By Mike Greene, Vice President, Government Relations, Council for Responsible Nutrition
If a new tax bill were to pass in Congress, the next time you purchase a multivitamin product at your local pharmacy you could defray the cost with your pre-tax Health Savings Account (HSA). By putting consumers in charge of their health choices and allowing them to make informed decisions about their healthcare, you would be able to control costs. It's a simple concept, right? Well, maybe not the tax policy. I'll explain, but please follow closely.
Legislation introduced by Senator Orrin Hatch, R-Utah, and Representative Erik Paulsen, R-Minn. to strengthen HSAs and Flexible Spending Accounts (FSAs), would allow consumers to deduct the costs of dietary supplements, homeopathic remedies and meal replacement products. You may recall similar legislation introduced over the last eight years in the House of Representatives, which did not gain much momentum. So why is this bill any different? Well, for starters, it could be the new House leadership providing common sense ways of improving access to quality, affordable healthcare while trying to reduce the deficit; or that Senator Hatch, ranking member of the powerful Finance Committee, has introduced companion language in the Senate for the first time. No matter how you break it down, there is a renewed interest and hope that using tax policy for prevention and wellness may benefit millions of Americans who already take supplement products – and may incentivize more to do so, too.
For the last few years, FSAs have allowed consumers to set aside pretax money from their paychecks to pay for almost any medical expense that their health insurance does not cover: doctor visit deductibles, prescription co-pays, eye glasses, contact lenses, orthodontics, and other items. A recent survey* revealed that of the almost 19 million U.S. households who were enrolled in an FSA through their employer, 52 percent of them reported using their FSA to cover the costs of OTCs in 2010. The popularity of and reliance on pre-tax savings accounts for OTCs has made consumers question – why not dietary supplement products? Currently, dietary supplements are eligible only if accompanied by a doctor’s prescription, but most supplements are purchased without a prescription.
In past Congresses, legislators have supported bills allowing dietary supplements with FDA- approved health claims to be deducted from HSAs and FSAs. During CRN’s lobbying efforts, congressional meetings, and conversations with staff over the years, HSAs and FSAs have become very popular with Republicans and are becoming increasingly more popular with Democrats as well. However, the previous legislation never received much fanfare or notice in Congress. And regrettably, the issue took a turn for the worse during the healthcare reform debate in 2009, as the medical expense deductibility option was scrapped – across the board – during negotiations for inclusion in the landmark legislation. Even over-the-counter (OTC) drug deductibility, which had enjoyed "preferred" status, was a casualty in the decision to not include HSAs and FSAs in healthcare reform. OTC products were removed from the list of allowable medical expenses earlier this year. But this new proposed legislation would make OTCs eligible once again.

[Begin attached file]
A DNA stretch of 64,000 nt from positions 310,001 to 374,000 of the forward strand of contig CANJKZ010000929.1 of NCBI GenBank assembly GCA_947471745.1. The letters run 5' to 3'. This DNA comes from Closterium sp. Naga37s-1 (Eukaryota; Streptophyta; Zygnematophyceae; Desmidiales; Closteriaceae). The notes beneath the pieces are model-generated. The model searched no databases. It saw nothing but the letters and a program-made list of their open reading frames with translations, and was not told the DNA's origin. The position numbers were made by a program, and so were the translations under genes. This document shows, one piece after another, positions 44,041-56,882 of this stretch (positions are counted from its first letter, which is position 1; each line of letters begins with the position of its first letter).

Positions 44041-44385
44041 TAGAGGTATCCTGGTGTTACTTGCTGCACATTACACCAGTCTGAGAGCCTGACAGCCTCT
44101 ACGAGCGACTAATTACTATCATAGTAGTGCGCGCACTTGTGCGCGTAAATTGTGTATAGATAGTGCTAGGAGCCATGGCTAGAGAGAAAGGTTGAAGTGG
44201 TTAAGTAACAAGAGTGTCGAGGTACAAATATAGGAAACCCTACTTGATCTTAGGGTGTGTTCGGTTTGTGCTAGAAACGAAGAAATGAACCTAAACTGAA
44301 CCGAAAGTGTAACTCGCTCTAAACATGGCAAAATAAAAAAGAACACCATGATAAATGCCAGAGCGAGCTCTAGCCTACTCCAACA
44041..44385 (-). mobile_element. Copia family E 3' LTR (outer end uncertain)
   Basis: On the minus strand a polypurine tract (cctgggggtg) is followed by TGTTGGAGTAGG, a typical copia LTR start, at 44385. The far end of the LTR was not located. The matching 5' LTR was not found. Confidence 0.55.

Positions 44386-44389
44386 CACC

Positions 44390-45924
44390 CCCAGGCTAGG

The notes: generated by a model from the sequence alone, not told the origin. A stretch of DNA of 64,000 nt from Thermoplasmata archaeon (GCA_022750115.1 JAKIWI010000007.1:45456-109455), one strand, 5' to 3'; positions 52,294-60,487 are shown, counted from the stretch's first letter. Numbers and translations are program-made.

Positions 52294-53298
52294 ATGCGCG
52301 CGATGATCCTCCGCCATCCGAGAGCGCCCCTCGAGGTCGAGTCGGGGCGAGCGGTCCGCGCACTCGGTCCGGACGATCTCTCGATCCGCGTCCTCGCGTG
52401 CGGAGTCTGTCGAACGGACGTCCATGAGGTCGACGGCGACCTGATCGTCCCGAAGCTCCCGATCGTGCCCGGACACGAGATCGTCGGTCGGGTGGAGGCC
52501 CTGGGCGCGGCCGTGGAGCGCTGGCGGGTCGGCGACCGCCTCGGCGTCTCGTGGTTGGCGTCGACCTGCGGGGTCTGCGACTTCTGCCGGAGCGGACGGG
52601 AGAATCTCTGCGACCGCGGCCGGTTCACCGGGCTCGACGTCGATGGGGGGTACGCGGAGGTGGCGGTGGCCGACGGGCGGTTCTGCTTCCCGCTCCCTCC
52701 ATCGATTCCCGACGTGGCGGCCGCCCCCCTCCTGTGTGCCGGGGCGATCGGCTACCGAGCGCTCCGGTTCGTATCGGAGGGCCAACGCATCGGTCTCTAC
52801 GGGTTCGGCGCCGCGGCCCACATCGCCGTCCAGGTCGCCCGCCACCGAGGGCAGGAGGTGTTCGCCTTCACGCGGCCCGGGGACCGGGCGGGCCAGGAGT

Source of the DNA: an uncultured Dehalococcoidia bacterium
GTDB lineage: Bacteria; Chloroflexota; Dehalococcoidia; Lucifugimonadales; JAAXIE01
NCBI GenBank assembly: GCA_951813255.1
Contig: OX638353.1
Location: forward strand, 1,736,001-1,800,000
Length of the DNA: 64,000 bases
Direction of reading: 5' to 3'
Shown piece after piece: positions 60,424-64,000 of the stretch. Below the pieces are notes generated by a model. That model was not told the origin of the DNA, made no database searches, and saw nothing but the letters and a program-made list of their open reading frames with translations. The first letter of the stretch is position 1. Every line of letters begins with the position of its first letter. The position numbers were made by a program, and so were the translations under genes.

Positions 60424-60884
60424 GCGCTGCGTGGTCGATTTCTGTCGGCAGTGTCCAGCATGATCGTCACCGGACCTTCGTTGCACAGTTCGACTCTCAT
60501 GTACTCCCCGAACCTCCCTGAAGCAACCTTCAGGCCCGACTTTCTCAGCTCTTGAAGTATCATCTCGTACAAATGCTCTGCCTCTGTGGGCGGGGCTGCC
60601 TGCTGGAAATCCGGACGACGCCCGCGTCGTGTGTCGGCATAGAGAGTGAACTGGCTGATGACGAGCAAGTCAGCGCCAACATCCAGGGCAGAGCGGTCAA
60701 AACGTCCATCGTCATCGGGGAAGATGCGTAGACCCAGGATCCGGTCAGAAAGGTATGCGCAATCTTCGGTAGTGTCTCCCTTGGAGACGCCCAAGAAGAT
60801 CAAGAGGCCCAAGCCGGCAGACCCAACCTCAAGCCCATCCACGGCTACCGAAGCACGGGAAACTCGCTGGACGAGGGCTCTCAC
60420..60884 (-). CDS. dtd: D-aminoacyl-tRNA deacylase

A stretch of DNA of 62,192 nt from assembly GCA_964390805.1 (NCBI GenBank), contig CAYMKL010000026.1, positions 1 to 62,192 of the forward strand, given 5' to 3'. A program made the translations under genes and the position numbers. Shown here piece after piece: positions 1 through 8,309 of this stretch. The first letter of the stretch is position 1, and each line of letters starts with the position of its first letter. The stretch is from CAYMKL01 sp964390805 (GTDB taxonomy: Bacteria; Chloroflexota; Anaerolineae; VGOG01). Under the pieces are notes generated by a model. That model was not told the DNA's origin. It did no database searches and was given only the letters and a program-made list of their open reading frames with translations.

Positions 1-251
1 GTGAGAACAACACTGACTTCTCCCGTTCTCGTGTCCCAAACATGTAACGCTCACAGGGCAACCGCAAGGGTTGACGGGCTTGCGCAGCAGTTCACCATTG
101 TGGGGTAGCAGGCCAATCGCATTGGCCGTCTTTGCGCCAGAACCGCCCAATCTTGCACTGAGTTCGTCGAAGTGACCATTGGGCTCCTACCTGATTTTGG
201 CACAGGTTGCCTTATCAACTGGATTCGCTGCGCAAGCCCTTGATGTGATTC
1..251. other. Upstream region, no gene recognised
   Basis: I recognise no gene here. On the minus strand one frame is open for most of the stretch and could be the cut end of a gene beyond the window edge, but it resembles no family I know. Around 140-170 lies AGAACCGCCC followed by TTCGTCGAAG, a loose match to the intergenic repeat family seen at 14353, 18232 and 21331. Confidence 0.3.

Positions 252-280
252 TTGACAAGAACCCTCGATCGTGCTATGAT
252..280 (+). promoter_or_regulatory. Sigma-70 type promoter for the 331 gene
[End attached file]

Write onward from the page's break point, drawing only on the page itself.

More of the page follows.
The new Family and Retirement Health Investment Act of 2011 (H.R. 2010 and S. 1098) aims to address many concerns raised following the enactment of the Patient Protection and Affordable Care Act, (P.L. 111-148), early last year. Industry maintains that dietary supplements should be recognized under the tax code as allowable deductible medical expenses, and therefore supports this legislation. The popularity of HSAs and FSAs continues to grow and with the increasing costs of healthcare coverage, consumers should be afforded as many tools and options as possible to make smart choices using dietary supplements and other prevention and wellness-related products.
While there are many procedural and political hurdles that any bill in Congress must overcome before passage, it is important to remember the inclusion of dietary supplements in HSAs and FSAs has been widely discussed and well-received for many years now. These procedural obstacles are not insurmountable, and if overcome, could lead to passage of at least one bill, and possibly both. Allowing consumers to self-select dietary supplement products as deductible medical expenses is an important step forward for prevention and wellness policy.
CRN just wrapped up meeting with the 112 freshmen of the 112th Congress and is preparing for its annual lobbying day for dietary supplement industry executives. You can be sure the inclusion of dietary supplements in HSAs and FSAs will be an important discussion point. CRN supports this concept and these bills. We will be encouraging co-sponsorship in all of our congressional meetings going forward.
(The CRN Blog represents the view of the author and does not necessarily reflect the view of CRN’s Board of Directors or serve as an official position of the association.)
* Nielsen Online Homescan Survey, CHPA December 2010 Newsletter